Monday, October 17, 2011

Can You Plan Without Passion?

WELL, I GUESS THE SHORT ANSWER TO THIS QUESTION IS 'YES'.  Plans are concocted everyday for all sorts of things from grocery lists to multi-year programmatic initiatives and I can see where many of them can be accomplished with little reflection and less excitement for the results.  There are proponents who assure us that even the most complex plans can be achieved with short, highly focused bursts of effort.  And, indeed, that's possible.  But it seems to me that any plan will lack dimension and luster if it's written as an internal 'beat the clock' exercise or a requirement to satisfy someone else's desire.

The best planning is borne of possibility and one's own desire to marry the here-and-now with the what-if's and can-do's.  Its underlying thesis has everything to do with making aspirations reality, even if the aspiration is as universal or as necessary as getting out of debt or revisioning the work of a downsized staff.  

When done right, most types of organizational planning take time and talent to complete, but it is rarely a draining experience, often it's just the opposite.  Yet, I've seen many organizations approach the idea of planning as a burden, a maze to get through, or as one trustee exclaimed, "So we don't have to do this again for another 50 years!"  Really???  

Is it really mind-numbing or wasteful work to consider an organization's future beyond the regular board meeting?  Is it somehow inappropriate to chart a big or better future for an organization rather than letting circumstance chart it for you?  Is the idea of thinking beyond one's personal interests too big a leap to take?  Too risky?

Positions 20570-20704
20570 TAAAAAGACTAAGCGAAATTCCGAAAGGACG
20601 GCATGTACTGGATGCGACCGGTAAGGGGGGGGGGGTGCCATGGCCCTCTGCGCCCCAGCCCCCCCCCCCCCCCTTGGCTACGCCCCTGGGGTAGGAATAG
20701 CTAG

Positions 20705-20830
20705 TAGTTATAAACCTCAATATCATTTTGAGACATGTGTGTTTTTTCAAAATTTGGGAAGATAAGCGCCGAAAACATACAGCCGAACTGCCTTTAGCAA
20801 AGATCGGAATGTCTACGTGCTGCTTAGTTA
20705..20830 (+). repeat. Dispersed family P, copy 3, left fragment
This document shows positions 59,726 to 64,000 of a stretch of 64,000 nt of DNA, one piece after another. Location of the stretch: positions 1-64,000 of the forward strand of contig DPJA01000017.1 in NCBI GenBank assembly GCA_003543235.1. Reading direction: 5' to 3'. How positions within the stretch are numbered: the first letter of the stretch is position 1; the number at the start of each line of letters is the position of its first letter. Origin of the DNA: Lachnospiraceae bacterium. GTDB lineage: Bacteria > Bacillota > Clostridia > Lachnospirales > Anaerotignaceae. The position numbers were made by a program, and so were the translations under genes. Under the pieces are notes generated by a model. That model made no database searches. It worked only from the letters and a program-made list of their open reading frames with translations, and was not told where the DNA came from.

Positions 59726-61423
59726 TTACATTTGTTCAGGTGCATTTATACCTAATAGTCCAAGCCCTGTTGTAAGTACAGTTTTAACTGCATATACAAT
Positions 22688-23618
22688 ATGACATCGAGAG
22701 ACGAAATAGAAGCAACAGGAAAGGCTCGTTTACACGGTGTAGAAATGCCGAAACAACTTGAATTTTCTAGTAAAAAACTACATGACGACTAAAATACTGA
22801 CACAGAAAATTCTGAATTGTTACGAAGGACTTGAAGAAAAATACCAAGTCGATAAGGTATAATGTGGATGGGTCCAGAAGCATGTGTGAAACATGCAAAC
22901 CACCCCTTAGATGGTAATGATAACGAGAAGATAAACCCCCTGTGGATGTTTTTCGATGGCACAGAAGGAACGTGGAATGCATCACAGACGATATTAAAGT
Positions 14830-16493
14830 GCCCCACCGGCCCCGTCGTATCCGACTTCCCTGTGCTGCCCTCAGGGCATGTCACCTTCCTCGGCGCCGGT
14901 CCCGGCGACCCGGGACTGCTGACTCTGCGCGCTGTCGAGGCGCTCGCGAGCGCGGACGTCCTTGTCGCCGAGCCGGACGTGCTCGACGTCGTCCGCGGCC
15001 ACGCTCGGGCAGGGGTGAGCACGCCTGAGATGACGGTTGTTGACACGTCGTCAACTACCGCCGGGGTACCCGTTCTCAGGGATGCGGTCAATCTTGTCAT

All I think I can say in response is if an organization is willing to invest its resources to any degree to plan for its future, why ever would it not want to be fully committed to exploring the possibilities, the potential and, yes, the pitfalls that lie ahead?    Why ever would it not want to dig into bridging the gaps of what exists now with what could be?  

I guess the question isn't so much can you plan without passion as it is why would you purposely plan half-heartedly?  Why would any organization waste such an opportunity to lift up the hood and examine the engine?  And why wouldn't that be exciting as well as challenging?

Image:  Neighborhood Plan Update...from litlnemo


Pomperaug History Project said...

"Why would you purposely plan half-heartedly?" So they don't upset the system!

Anne W. Ackerson said...


Or because a funder requires a plan...


Pomperaug History Project said...

We've experienced both those scenarios. In both cases, the planning is really covering up being change-averse. The power of the status-quo swamp is really powerful!

Anne W. Ackerson said...

Yes, I've seen plenty of plans that do nothing more than reinforce the status quo. Instead of being a catalyst for change, these plans become the 'excuse' not to.

When you're dealing with a plan like that, what are some guerilla tactics you might use to introduce create change?